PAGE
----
From the moment we are born, we are weighed, measured, and evaluated on a scale of numbers. Every month, parents take their infants to see a doctor for the first year of their lives and at every visit their baby is again weighed and measured and parents are told where their child falls among the “average.” I remember bringing my children to these visits and hoping that they would at least be on the scale, because sometimes they weren’t. Beyond the doctor’s office, we parents compare our children to other children. Is my child rolling over before others? Walking before others? Talking before others? Comparisons don’t stop there, we send them to school and have them graded on their intelligence, their maturity, and their ability to interact with others. Parents get called into Parent/Teacher conferences and are told how their children measure up.
For me, I wanted my children to be children for as long as they could be. I wanted them to feel free to develop their imaginations and encouraged them to find ways to learn that were “outside of the box.” There was nothing that made me prouder than when they took toys that didn’t belong together and found ways of enhancing both toys by combining how they chose to play with them. I wanted my children to want to learn, to have fun while they were learning, to seek and explore and to develop their senses and their abilities. Yet I remember one devastating parent/teacher conference when my son was in first grade. The teacher told me that she had moved his seat and put him next to her desk because he wasn’t focusing. “Focusing” was a word that I heard a lot from the teachers of both of my children, they both seemed to have a deficiency there. I came to hate that word. Anyway, when I took my little boy home and talked to him about why his seat had been changed, he reached up his little fist and hit his own head, he looked at me with tears in his eyes and said, “Mommy, why can’t I get my brain to work right?” My children did not get distracted by what was around them, they got distracted by the imagination in their minds. That teacher did more damage to my child than anything or anyone else he ever encountered. How many times does a child have to be told that he or she is valued to make up for even just one time when they are told, “You don’t measure up”?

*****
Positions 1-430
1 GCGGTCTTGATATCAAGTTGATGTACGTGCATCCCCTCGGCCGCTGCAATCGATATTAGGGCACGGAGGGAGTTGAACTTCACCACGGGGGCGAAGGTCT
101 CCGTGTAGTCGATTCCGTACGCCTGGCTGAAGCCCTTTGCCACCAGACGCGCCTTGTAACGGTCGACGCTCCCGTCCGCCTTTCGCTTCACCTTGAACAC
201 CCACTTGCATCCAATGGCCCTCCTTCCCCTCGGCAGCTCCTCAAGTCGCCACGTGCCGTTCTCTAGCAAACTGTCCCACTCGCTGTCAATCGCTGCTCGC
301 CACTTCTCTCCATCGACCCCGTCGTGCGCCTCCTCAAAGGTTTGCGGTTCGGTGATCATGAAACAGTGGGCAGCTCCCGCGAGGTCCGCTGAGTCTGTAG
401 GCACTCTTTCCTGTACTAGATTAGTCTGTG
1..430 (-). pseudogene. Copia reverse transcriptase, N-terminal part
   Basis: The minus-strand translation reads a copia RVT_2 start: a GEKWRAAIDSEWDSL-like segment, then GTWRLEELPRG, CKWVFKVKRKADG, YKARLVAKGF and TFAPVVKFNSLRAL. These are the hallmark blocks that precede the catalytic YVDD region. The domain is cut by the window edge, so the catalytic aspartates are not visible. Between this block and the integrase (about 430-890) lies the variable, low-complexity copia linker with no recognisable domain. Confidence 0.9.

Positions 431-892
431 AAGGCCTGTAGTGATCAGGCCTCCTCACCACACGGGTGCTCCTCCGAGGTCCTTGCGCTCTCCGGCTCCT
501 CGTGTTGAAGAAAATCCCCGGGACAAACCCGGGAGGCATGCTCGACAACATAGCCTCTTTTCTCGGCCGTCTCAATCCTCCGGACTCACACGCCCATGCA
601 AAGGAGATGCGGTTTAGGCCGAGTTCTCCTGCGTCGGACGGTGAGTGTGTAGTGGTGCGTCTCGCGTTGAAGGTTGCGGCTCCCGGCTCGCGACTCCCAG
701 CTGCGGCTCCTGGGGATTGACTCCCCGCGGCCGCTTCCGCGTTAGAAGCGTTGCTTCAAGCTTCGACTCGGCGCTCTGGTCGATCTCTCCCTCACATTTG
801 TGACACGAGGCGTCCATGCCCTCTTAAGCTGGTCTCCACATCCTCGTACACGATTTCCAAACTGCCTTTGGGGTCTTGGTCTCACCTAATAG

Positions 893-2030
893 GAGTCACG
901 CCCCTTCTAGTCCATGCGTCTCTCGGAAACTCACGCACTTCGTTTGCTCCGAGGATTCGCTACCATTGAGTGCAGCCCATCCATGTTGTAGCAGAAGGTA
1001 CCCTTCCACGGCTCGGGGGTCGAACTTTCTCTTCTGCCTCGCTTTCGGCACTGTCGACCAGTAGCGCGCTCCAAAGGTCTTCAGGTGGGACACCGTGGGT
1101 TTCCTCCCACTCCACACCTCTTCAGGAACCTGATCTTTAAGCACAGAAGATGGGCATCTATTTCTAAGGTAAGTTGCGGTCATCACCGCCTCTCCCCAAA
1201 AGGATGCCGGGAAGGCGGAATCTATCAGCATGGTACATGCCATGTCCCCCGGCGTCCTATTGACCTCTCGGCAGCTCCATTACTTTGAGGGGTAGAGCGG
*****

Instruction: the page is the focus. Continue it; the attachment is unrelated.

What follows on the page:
Whether if our children compete in sports or quiz bowls, they are being compared. They start to measure themselves against others. Right up to the time they graduate high school and they have been compared by class rank, SAT scores, ACT scores, GPAs, how much volunteer work they did, how many jobs they held, how many activities they belonged to, and how many leadership positions they held? We live in a world where these criteria matter. The comparisons never stop and someone is always better than you and someone always has to be at the bottom of that scale.
And then we wonder why we have young adults who decide to give up and accept that they are failures when they have been told all of their lives that they don’t measure up. And why others who have succeeded all along, feel despair when they find new challenges that they are not able to rise to when they have been told all of their lives that they are superior to others. They thought they had the best voice or the best intellect, they thought they were the star player or the most creative artist. But all of a sudden they find out that there is someone better than them and they don’t know how to handle that.
The majority of us go through the rest of our lives trying to measure ourselves against our peers. Is it any wonder that most of us end up feeling that no matter what successes we have achieved in the past, we are still just not good enough? We may not let the world know this, but isn’t it the tape that is playing in our heads over and over again every time we fail? Every time we let ourselves down or don’t meet with the approval of others, we silently say to ourselves, “What is wrong with me?” Why can’t I do this? Why aren’t I good enough?”
Self-esteem comes from within, it comes from recognizing that you are doing your best and that you did everything that you could. It comes from not having regrets for not trying. When your child succeeds at something, don’t just tell them, “I’m proud of you.” Tell them, “You should be proud of yourself.” When they fail, ask them if they did their best. If they can answer that they did, then they should still be proud of themselves for trying. Teach them to forgive themselves and pick themselves up again. Show them this by example. Tell them there is no shame in trying something else next time or in figuring out a way to do it differently. Teach them to think for themselves . . . think outside of the box. There is always more than one way to get something done.
A person is more than what can be measured. Passion for something or an interest in something can enhance a person’s abilities and prospects. Raising children who are well-rounded, giving them the chance to find where they belong, helping them to develop who their true-selves are, that is the job of a parent. Teach them that they don’t have to do everything perfectly and they don’t have to have every minute of their day planned out. Teach them to manage their time so that they don’t become overwhelmed. But most of all teach them to compete only with themselves.
http://www.theresadodaro.com Author of The Tin Box Trilogy